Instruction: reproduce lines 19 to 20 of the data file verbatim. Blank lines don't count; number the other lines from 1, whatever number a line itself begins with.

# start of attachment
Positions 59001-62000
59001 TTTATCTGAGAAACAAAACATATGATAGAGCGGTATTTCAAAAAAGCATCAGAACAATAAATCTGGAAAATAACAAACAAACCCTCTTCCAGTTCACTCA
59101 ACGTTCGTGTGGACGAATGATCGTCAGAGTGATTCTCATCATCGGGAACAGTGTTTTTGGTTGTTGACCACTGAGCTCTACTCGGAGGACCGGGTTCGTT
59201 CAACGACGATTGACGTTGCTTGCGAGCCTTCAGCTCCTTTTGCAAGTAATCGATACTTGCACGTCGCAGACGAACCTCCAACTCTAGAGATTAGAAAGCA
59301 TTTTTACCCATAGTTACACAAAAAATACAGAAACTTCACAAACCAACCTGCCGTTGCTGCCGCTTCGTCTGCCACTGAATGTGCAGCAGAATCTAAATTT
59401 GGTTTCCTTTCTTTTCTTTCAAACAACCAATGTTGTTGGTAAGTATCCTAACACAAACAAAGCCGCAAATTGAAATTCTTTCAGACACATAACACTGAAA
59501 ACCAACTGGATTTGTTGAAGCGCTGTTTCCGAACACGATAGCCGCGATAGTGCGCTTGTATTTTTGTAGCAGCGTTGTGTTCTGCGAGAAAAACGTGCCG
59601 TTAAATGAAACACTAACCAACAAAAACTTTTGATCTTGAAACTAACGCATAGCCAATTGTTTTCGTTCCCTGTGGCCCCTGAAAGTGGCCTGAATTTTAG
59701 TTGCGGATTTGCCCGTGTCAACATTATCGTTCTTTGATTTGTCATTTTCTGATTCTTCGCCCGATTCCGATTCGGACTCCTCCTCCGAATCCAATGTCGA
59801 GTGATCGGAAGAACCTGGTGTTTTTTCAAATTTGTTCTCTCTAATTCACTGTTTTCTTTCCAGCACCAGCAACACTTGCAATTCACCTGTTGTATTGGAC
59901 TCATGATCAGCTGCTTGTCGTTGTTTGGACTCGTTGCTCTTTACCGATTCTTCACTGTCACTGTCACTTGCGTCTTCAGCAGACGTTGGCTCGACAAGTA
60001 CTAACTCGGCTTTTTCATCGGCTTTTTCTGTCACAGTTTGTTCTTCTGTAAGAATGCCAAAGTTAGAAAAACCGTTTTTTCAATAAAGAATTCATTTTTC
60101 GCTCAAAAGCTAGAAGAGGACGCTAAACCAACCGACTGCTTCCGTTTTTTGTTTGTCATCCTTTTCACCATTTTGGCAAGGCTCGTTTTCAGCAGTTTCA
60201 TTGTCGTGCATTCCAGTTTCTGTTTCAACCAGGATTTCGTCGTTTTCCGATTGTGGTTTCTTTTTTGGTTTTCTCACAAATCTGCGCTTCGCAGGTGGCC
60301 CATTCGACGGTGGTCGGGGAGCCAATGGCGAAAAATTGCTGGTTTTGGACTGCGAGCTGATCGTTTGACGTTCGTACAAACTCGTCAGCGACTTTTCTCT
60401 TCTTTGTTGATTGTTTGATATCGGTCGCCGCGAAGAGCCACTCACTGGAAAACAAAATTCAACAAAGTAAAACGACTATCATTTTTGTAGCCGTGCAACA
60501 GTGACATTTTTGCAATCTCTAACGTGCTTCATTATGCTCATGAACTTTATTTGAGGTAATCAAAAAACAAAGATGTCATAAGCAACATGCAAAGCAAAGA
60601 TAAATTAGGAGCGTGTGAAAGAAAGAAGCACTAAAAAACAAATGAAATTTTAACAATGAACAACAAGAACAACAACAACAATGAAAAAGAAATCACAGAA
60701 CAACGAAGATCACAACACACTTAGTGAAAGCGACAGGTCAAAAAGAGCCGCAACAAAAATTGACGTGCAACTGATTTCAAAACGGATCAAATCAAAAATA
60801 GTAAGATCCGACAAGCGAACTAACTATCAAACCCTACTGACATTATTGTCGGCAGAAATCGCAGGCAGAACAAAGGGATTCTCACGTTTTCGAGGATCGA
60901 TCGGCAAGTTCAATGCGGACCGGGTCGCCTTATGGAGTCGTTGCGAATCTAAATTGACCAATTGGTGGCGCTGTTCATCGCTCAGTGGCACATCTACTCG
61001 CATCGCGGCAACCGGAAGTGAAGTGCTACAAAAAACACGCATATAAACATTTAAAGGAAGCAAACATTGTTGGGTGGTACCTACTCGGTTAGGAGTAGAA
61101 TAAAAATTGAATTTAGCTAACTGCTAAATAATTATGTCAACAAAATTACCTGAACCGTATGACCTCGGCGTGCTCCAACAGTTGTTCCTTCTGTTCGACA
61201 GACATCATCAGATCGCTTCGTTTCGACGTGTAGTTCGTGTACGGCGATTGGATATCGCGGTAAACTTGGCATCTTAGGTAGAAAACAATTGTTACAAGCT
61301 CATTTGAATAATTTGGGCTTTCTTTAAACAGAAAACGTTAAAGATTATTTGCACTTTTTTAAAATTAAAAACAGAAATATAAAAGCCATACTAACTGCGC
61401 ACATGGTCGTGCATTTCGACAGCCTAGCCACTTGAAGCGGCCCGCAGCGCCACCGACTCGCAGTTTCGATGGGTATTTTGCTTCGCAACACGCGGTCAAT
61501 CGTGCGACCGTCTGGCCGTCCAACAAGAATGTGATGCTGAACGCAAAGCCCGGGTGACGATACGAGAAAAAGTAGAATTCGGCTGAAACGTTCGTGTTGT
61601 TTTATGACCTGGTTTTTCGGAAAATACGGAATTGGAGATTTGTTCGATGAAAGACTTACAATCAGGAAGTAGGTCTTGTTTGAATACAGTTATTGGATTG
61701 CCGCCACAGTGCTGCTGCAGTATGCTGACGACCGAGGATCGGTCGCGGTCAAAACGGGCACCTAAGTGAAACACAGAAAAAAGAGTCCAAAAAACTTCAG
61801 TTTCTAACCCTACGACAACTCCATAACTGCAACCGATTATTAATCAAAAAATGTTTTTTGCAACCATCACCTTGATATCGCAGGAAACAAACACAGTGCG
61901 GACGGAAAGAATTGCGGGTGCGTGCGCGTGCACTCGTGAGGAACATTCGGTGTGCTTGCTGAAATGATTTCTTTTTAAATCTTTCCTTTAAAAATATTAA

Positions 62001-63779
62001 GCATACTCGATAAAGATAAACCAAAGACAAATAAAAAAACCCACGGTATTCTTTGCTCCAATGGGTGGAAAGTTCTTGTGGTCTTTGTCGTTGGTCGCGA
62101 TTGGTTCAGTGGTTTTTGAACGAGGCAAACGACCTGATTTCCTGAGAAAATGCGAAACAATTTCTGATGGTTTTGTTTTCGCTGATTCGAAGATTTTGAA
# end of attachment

60701 CAACGAAGATCACAACACACTTAGTGAAAGCGACAGGTCAAAAAGAGCCGCAACAAAAATTGACGTGCAACTGATTTCAAAACGGATCAAATCAAAAATA
60801 GTAAGATCCGACAAGCGAACTAACTATCAAACCCTACTGACATTATTGTCGGCAGAAATCGCAGGCAGAACAAAGGGATTCTCACGTTTTCGAGGATCGA